The building is gorgeous thanks to the genius of MAHG Architecture in Fort Smith. Wood beams run the length of the towering ceiling, ductwork rises between them like sculpture, light jumps from every corner. Even the check-out counter near the entry stands out, with its zigzag design, and flashy red countertops is worth seeing.
Freeman sees it as part of an awakening in downtown. Chuck Fawcett Realty recently renovated an office building next to the library and set up shop there. First Baptist Church, when faced with the necessity of expanding, stayed where it was, using adjacent land, instead of moving to the fast-growing section of town near the Wal-Mart Supercenter. And soon, the historic Drennen-Scott House, which is being renovated by the University of Arkansas – Fort Smith, will open to the public.
He also sees the new library as proof the residents of this town of 23,000 have their priorities straight. “A library is a sense of community, a sense of gathering, coming together. It’s a focal point, a center. ..Our community understands the importance of this place.”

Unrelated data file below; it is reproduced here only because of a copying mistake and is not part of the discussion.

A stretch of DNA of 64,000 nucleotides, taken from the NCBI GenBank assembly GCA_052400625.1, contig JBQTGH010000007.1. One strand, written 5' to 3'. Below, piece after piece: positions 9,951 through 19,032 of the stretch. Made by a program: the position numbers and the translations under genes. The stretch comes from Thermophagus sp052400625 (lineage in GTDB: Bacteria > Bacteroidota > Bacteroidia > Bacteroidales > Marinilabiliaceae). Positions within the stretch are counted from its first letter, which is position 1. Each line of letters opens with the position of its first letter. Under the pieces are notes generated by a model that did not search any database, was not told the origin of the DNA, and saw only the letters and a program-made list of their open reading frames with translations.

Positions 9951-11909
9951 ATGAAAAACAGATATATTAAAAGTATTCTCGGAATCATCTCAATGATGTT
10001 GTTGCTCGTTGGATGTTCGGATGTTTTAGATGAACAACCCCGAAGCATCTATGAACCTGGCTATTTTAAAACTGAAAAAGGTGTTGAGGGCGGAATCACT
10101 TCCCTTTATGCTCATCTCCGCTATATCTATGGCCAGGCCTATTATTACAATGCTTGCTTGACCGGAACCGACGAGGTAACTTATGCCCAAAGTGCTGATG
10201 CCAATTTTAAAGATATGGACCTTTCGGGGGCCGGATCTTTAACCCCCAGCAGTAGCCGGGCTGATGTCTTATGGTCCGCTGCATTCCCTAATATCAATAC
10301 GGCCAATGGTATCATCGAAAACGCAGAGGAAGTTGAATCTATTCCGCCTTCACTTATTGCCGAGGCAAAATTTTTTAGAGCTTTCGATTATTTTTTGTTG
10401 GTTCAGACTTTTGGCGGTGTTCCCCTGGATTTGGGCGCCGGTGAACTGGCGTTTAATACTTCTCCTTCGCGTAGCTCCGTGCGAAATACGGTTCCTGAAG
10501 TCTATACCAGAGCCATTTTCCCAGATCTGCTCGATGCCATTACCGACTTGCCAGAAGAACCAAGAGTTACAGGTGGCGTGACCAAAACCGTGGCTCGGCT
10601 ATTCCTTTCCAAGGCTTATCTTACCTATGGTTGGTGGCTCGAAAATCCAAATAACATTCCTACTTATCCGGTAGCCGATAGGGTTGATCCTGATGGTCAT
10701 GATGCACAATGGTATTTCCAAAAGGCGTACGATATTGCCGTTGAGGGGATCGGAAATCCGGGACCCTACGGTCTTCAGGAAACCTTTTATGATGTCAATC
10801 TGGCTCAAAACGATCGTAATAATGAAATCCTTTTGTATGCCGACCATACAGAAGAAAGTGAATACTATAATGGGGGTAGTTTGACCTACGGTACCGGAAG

Porter walks down the row of offices where built-in desks wait to be filled. Her heels click along the floor, echoing in the yet-to-be filled space. The mayor stands at the entrance, and looks up at the wall of textured glass high above him. “This is all I know about architecture,” he says pointing at the panels, each with two horizontal strips and two large rectangles of glass. “See how the lines match up? Now look at the windows,” he says, pointing to the entry where windows rise higher and higher, like the tower on a castle. “That was on purpose,” he says, and smiles again.
He is no longer the man who woke in the night worrying out the problem of the library fire, trying on solutions like a man looking for the right suit. Now Freeman is almost giddy. “I never expected it to be quite this hard,” he says, “but it been worth it. Just look at this place.”